When you click on a patch that has not been used, Nuance will preset the sliders for that patch according to the adjustments already taking place on colours in that patch according to other patches in use.
This also means that if you deactivate a patch, then click on another patch, any settings on the original patch will be lost; when you return to it the patch is once again preset for you.
Perhaps the most important thing to remember is that Nuance changes everything in the image to some degree. All adjustments smoothly blend into each other, creating a unified colour style. A non-obvious but very useful effect of this is that you can change just the white patch to effect a wide-reaching colour shift -- because every part of the image has a little bit of white in it -- some more, some less. Similarly, changing the black patch will change much of the image as well, but more in the shadows, as opposed to highlights.
Get used to thinking of patch adjustments as "suggestions" rather than "commands" -- as if you were stretching a rubber band rather than bending a wire -- and you will have a better understanding of Nuance's behaviour.
Do not use Nuance to correct bad exposures. For a colour style to have a consistent effect from image-to-image, images used with Nuance should be well exposed and white balanced before Nuance is used. You can use Bibble's exposure control or other "linear" controls to adjust exposure.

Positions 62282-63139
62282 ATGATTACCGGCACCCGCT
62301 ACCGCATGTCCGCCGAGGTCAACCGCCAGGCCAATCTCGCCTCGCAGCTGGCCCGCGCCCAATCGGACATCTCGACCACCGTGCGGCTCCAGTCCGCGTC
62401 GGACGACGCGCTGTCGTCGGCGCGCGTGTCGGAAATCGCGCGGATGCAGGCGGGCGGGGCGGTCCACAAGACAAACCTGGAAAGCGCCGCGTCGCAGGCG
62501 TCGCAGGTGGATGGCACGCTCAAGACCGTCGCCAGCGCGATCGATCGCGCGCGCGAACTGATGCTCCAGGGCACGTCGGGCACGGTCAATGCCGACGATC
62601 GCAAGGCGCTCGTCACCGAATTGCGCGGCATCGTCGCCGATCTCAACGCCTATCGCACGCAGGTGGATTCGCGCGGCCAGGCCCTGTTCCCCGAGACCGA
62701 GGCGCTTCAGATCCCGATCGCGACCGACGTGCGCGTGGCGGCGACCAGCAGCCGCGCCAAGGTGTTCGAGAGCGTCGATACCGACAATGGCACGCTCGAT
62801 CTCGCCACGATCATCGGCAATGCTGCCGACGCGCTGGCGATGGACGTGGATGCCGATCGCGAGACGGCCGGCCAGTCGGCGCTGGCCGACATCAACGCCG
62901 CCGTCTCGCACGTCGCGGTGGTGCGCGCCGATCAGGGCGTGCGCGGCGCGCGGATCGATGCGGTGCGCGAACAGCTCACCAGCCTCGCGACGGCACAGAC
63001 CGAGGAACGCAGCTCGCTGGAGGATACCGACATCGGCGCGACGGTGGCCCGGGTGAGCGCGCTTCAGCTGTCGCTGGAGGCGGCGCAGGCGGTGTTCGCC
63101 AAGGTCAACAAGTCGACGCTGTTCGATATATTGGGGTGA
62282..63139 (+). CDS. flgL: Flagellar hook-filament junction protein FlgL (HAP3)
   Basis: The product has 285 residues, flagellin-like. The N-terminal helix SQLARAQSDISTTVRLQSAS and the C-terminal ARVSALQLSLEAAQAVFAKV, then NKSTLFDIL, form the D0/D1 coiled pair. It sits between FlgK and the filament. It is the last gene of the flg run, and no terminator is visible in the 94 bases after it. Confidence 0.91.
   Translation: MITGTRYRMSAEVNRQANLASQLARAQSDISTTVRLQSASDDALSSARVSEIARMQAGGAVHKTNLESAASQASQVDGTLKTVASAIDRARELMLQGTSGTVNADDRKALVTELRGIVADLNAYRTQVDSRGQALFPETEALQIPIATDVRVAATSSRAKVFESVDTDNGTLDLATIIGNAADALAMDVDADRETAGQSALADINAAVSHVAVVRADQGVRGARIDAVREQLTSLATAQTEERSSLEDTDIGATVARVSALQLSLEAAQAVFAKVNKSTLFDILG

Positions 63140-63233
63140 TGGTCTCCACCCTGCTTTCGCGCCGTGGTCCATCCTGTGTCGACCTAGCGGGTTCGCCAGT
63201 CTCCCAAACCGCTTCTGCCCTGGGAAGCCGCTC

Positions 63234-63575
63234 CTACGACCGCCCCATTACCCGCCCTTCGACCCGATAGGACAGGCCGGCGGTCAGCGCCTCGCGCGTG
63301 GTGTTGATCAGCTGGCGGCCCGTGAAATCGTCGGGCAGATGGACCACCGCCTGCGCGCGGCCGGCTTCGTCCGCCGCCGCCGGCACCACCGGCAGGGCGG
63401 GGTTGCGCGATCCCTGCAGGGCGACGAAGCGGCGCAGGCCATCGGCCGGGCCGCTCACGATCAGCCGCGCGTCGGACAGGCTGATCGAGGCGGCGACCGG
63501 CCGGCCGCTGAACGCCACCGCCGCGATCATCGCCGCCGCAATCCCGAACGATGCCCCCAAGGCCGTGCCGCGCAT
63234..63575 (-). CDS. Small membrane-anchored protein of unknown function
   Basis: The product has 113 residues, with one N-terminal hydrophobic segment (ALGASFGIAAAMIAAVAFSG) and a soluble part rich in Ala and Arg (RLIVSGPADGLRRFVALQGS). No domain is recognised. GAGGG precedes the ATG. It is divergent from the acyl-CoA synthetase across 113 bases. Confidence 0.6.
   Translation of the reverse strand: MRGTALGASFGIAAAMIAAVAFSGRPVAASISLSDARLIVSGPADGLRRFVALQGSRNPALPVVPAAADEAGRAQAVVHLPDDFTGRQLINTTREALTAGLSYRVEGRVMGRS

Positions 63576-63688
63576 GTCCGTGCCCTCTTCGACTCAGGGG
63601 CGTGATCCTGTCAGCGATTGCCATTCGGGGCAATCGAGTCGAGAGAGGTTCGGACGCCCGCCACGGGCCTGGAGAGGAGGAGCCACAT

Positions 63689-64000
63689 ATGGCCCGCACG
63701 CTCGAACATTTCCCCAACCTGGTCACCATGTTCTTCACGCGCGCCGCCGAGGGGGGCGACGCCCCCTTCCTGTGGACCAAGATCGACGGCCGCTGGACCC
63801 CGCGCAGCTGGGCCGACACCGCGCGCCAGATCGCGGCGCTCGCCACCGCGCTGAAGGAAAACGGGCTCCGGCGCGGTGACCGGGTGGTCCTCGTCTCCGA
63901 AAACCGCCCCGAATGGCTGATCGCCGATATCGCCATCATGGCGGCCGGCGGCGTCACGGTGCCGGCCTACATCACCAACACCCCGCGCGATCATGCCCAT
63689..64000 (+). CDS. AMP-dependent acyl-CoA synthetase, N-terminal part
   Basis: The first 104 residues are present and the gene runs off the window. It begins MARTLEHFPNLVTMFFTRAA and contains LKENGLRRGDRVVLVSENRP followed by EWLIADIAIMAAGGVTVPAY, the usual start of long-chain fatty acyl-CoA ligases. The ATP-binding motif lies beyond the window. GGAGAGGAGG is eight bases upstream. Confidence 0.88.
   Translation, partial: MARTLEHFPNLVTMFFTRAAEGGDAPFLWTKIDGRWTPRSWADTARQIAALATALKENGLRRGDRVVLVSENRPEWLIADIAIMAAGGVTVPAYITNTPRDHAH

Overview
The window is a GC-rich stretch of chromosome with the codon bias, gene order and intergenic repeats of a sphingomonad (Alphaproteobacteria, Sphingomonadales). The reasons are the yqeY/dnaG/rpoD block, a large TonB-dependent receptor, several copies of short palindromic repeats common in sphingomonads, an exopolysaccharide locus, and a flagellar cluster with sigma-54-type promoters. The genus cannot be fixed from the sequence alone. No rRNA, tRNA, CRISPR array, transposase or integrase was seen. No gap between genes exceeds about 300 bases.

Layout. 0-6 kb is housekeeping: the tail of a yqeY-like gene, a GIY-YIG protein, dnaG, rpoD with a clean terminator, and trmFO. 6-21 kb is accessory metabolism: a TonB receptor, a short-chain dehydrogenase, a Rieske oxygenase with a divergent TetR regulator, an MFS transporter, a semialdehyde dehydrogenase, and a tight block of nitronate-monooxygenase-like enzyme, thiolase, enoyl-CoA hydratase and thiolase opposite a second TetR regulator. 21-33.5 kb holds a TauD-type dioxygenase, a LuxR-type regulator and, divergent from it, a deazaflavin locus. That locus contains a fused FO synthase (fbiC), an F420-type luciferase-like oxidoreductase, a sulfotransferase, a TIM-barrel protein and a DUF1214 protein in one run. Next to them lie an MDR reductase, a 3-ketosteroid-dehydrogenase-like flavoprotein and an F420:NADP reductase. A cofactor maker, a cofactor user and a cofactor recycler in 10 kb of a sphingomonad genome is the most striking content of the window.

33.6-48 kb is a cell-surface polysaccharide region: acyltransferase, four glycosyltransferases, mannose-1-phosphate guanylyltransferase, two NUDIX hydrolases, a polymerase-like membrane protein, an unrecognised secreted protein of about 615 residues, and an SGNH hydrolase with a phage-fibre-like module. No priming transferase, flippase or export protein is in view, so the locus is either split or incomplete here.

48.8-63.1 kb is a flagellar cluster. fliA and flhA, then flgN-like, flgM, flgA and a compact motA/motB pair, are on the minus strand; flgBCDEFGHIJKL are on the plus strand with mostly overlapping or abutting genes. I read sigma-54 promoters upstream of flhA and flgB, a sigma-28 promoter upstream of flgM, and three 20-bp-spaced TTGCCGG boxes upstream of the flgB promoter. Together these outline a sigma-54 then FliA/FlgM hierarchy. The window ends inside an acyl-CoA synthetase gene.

Use Nuance to create a style and/or tweak images subtly, not to correct big mistakes. Other tools and plug-ins are better suited for correcting mistakes -- Nuance creates moods by adjusting everything at once.
When you create a style you like, save it as a Bibble 5 preset! Give your image style a useful name. You can then reload this style in another session to create a consistent look and feel.
Nuance operates in the colour correction portion of the Bibble workflow; this is fairly early in the adjustment pipeline. As such, it is best to use Nuance before applying other plug-ins or effects.
Nuance is copyright 2007-2012 Sean M Puckett, all rights reserved. Nuance may not be distributed except via direct download from its homepage.